Rationale

Resilience and adaptation to the climate crisis is a critical issue for developing and least developed countries (LDCs), threatening hard-won growth and limiting poverty reduction efforts.

LoCAL is a mechanism that unlocks finance for the local level, enabling communities to find immediate and practical solutions to the negative impacts of climate change.

"LoCAL for me is the right fix for the people at the community level"

Ebrima Sawaneh, Director of Community Development Department, Ministry of Land and Regional Government, The Gambia

Why are local governments so important in building resilience?

• Local governments are responsible for climate change adaptation, including
- water management, including drainage, harvesting, storage, irrigation
- land use planning and construction regulation, such as zoning, building standards enforcement
- infrastructure and support to the local economy, like agricultural extension services
• Local governments are well positioned to understand the diversity and complexity of local realities as well as to identify the needs and priorities of local communities in developing responses.
• Local governments have the legitimacy and convening power to coordinate, co-finance and interact with stakeholders that include national-level institutions, local departments, civil society organizations, the private sector and local communities.
• Local governments actions can complement and magnify central government responses the climate change challenge.

Yet local governments lack adequate resources

• Local governments in developing and LDCs cannot absorb the incremental cost of climate change adaptation through local taxes and other revenue streams.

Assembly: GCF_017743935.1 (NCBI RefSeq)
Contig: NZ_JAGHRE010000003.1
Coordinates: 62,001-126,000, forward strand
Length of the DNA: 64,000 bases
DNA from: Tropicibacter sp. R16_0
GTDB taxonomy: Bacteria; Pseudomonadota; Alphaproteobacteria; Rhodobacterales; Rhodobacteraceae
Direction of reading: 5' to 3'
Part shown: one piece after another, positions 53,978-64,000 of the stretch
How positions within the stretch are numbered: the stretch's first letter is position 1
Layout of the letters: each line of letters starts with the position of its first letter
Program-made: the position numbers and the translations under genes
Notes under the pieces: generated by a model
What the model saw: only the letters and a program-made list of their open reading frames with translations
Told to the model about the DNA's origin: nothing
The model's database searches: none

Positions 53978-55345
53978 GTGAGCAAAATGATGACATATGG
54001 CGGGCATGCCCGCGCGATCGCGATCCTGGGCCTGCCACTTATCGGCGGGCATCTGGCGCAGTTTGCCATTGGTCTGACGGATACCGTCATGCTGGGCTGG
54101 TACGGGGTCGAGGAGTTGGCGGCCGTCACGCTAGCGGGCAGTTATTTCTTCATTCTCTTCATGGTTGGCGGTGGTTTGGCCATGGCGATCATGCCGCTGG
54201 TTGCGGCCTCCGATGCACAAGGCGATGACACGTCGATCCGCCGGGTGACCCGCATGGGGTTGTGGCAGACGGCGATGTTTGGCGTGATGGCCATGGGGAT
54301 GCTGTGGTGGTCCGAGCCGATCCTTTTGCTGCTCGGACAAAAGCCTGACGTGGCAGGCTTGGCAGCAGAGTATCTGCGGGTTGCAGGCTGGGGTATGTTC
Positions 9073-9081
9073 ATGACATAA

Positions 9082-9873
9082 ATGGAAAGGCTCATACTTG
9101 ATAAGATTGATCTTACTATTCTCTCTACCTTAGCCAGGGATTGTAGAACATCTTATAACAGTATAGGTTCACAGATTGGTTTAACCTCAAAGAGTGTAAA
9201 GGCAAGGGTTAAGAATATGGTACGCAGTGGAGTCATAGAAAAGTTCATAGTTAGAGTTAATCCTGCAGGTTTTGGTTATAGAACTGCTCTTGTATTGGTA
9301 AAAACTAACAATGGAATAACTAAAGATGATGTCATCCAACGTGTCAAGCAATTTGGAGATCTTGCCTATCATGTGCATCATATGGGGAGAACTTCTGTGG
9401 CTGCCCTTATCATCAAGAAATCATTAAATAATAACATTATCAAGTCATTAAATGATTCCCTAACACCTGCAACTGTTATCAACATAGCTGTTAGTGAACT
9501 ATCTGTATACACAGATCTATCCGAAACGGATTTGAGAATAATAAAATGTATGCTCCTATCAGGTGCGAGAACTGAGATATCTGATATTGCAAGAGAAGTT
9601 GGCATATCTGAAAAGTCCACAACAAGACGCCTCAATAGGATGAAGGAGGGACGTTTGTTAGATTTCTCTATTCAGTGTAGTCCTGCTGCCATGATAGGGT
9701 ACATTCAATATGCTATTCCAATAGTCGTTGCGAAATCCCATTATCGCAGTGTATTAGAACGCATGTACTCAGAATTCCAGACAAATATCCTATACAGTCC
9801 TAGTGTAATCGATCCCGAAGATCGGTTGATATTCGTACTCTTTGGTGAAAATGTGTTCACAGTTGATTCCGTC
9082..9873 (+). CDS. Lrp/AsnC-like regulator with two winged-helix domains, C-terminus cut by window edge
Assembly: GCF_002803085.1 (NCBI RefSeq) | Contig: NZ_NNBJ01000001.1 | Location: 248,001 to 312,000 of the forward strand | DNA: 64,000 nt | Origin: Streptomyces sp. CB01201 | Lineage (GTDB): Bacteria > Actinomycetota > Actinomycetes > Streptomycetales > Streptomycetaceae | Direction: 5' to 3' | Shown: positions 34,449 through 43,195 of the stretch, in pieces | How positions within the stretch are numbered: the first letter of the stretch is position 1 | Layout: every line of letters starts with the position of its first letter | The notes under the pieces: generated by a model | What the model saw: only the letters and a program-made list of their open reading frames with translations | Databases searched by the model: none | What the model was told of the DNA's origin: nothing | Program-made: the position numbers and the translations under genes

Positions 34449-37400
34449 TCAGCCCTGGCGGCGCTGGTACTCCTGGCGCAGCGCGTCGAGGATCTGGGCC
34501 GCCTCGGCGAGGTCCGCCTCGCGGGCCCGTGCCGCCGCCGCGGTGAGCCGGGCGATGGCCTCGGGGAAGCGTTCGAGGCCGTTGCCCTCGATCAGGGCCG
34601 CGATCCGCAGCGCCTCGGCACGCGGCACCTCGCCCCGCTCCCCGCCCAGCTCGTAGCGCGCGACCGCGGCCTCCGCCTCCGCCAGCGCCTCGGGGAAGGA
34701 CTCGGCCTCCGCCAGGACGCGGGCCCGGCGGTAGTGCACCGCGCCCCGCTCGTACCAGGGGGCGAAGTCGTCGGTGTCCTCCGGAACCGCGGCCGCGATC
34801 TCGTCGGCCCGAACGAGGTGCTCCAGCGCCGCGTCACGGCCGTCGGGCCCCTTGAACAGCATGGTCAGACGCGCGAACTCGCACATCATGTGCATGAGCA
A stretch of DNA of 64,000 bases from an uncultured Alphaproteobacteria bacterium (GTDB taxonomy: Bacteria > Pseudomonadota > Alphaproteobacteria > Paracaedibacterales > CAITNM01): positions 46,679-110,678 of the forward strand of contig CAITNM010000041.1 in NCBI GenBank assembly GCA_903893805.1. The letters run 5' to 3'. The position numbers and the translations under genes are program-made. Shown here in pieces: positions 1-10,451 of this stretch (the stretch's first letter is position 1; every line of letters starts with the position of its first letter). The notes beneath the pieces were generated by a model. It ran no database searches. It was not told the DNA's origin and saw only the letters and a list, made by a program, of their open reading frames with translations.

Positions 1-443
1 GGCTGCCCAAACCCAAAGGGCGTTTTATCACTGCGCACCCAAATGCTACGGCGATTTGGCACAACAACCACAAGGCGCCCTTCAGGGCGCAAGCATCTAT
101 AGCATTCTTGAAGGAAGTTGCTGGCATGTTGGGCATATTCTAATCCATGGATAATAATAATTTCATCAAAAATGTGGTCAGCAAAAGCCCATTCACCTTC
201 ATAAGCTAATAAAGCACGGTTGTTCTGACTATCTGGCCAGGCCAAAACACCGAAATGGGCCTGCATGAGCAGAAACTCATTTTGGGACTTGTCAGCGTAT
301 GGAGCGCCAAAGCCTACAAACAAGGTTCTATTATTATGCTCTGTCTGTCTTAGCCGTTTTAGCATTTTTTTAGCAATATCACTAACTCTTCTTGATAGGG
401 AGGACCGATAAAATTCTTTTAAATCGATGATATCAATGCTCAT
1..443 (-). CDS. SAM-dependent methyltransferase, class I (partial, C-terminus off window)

• When national governments transfer responsibilities through decentralization policies, these responsibilities are not always accompanied with the relevant resources. Most budgetary allocations for climate change–related expenditure are concentrated in central government agencies, often ministries of environment and agriculture.
• Most fiscal transfers from national governments are earmarked for recurring expenditures, which leaves little room for discretionary capital investment at the local level and makes for a structure that does not always favour climate change adaptation expenditure.
• Other available sources of climate finance are often accessed through application processes with specific rules that fall outside established systems of governance decision-making processes and the public expenditure management cycle, resulting in high overheads in designing and managing adaptation interventions.

Bridge after completion in Copargo, Benin. © LoCAL-UNCDF/Joel Bekou

Watergate in Otaki, Battambang. © LoCAL-UNCDF/ Cedric Jancloes

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